Even investors who are well-versed in China’s economic development may not be aware that the A-shares market includes some of the largest and most innovative companies in the world. For example:1
- Gree Electronics: the largest HVAC manufacturer in the world
- Kweichow Moutai: the most valuable liquor company in the world, surpassing Diageo (owner of the Johnny Walker brand)
- SAIC: one of the largest automotive companies in the world, advancing technologies on self-driving cars, internet enabling, and renewable technologies
The A-shares market is not only broad but also exceedingly liquid, featuring some of the tightest bid/ask spreads in global equity markets (approximately half of median U.S. bid/ask spread2), lowest median cost to trade 5% ADV, and median average daily trading volume that stands far above any other market. In Figure 2 we offer a comparison of various countries’ ratio of average daily traded volume to their respective market cap for the 12 months ending 11/30/2017.
* also includes B-shares and ADRs
A-shares also represent a much larger and more diverse market than what H-shares have provided to foreigners. A-shares have more balanced sector representation than H-shares, which are dominated by financials and IT stocks. Figure 3 shows A-shares better distribution of exposures across commodities, consumer, financials, industrials, and IT.
Em Benchmark Inclusion In Context
MSCI’s initial inclusion of A-shares into its benchmarks will reflect only a small slice of the broad A-shares market. In June 2017, MSCI announced that 222 of the approximate 3,500 companies in the share class will be part of the initial inclusion that will take place in two phases in 2018. These stocks will initially comprise 0.73% of the MSCI EM index weight by August 2018. This modest initial weight reflects several factors including foreign ownership limits (currently at 30% for most A-share companies) and free float adjustments, as well as concerns about restrictive exchange practices associated with settlements, daily trade limits, and suspensions. As these issues are resolved, we believe that China will grow to represent a much larger portion of MSCI’s Emerging Market Index—as much as 40.8%, nearly half of which would be A-shares.3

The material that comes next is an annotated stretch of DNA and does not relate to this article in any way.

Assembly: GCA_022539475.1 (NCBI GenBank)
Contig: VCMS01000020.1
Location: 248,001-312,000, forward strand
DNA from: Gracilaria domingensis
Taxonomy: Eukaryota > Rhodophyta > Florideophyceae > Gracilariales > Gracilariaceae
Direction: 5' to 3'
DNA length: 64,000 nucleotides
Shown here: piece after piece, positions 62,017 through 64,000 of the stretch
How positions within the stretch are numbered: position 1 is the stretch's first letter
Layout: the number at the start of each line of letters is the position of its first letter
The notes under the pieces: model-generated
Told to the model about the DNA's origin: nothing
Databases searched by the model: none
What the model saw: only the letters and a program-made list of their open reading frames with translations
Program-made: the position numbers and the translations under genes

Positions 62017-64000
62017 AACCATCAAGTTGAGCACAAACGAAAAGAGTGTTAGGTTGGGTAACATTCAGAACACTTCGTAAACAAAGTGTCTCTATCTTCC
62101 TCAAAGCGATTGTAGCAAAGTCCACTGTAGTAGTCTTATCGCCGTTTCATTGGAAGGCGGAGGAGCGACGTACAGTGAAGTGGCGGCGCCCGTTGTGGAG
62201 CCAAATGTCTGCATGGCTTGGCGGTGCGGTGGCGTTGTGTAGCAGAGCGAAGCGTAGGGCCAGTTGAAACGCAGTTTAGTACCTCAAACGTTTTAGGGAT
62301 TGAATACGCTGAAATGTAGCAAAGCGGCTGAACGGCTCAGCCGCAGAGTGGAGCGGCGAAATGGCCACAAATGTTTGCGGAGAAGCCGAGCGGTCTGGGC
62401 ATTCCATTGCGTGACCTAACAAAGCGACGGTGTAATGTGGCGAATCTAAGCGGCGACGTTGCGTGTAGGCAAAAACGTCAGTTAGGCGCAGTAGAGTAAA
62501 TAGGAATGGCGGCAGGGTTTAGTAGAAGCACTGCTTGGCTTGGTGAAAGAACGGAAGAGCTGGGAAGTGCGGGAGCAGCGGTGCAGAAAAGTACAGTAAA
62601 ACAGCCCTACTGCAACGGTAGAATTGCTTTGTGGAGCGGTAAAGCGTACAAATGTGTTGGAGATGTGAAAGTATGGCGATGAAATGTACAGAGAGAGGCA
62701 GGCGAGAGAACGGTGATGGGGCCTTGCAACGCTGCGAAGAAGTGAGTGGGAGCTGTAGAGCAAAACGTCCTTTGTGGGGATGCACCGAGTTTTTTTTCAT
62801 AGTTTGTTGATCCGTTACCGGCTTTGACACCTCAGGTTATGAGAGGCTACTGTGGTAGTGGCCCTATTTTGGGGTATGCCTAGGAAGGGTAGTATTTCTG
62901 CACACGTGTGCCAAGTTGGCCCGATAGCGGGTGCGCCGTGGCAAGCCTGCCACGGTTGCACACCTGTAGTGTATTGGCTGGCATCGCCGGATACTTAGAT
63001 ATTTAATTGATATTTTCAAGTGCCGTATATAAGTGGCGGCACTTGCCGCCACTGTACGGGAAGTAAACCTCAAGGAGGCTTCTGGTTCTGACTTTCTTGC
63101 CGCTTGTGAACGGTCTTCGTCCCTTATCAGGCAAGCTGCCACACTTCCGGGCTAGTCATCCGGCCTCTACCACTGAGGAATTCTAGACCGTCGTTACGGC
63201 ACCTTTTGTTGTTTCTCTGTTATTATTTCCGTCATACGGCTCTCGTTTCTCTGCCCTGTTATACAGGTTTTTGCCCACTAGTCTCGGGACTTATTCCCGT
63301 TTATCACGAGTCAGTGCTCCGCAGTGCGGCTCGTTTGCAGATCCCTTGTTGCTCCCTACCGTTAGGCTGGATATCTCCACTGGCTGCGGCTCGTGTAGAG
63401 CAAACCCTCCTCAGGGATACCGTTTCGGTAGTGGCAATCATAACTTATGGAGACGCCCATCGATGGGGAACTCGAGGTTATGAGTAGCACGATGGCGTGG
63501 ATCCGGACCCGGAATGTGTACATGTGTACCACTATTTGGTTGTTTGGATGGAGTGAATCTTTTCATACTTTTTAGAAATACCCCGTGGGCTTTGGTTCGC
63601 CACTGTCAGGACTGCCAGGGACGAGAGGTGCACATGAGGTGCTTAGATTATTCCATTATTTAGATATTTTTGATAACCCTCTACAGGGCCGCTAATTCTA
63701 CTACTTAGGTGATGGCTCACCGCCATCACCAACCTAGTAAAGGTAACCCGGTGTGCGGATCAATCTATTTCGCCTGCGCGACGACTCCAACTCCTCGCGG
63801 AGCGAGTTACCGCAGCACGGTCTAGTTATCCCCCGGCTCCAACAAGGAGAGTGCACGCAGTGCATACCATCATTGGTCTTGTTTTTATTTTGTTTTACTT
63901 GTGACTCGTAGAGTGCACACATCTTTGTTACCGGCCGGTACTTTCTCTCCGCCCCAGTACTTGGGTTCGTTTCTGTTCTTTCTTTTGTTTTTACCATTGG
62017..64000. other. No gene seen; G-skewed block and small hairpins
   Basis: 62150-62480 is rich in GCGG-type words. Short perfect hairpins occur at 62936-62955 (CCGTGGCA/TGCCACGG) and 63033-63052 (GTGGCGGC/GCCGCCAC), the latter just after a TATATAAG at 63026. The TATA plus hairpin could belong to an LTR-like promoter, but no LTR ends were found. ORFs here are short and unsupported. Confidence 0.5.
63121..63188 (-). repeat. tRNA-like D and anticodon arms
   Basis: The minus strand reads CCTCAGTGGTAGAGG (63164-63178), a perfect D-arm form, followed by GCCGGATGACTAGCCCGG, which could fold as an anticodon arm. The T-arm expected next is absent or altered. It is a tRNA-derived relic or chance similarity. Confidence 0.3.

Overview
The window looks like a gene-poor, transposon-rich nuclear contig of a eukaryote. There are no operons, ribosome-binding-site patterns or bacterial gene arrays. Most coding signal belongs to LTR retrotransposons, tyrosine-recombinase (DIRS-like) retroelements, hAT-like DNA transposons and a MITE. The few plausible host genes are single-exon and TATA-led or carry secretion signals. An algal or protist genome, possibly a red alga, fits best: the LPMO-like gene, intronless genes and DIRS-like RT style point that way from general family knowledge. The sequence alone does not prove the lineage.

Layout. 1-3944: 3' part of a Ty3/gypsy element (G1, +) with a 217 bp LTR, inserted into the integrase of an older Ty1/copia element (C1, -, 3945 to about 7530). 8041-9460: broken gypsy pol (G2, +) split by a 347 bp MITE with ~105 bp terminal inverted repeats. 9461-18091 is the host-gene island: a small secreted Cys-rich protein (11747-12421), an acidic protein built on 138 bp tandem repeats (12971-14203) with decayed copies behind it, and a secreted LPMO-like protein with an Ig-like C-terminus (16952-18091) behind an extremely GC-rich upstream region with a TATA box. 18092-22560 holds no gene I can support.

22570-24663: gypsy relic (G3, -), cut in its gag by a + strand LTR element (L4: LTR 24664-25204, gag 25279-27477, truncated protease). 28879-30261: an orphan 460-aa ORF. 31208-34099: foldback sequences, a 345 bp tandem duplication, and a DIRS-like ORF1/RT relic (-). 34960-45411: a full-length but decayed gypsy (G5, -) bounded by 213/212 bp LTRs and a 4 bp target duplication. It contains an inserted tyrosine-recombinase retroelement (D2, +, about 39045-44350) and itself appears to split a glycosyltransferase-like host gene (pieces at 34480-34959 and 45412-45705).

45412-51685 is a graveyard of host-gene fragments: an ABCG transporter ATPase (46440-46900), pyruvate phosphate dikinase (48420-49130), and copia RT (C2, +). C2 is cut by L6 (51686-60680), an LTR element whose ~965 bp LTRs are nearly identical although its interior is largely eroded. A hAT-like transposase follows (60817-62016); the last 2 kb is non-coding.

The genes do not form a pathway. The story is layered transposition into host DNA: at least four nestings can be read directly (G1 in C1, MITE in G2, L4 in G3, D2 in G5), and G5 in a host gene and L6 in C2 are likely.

Opportunities For A Systematic Investment Approach
Thoughtful quantitative investment processes have the potential to thrive in less-efficient markets. The China A-shares market, dominated by domestic retail investors, is rife with inefficiency. Retail participation in the A-shares market represents approximately 80% of daily trading, contrasted with institutional investors who represent the majority of participation in H-shares (30% retail).4 Further, the average local manager has only 2.6 years of experience.5
We are able to observe empirical evidence of this inefficiency. As shown in Figure 4, payoffs to factors such as value, quality, and growth over an extended period appear to be robust. Among our China A-shares universe, quartile returns reflect a market that typically rewards strong fundamentals.
Systematic, fundamentally driven investing requires data. As the Chinese equity market has developed over the past two decades, so too has data availability, which provides information on various metrics such as price, valuation, and earnings. In addition to price and fundamental data, analyst coverage has grown from near zero in 2003 to over 2,000 A-shares companies currently, as shown in Figure 5. Perhaps surprising to investors new to the market, we have coverage and can apply our fundamentally focused alpha model to the overwhelming majority of the approximately 3,500 A-shares listed companies.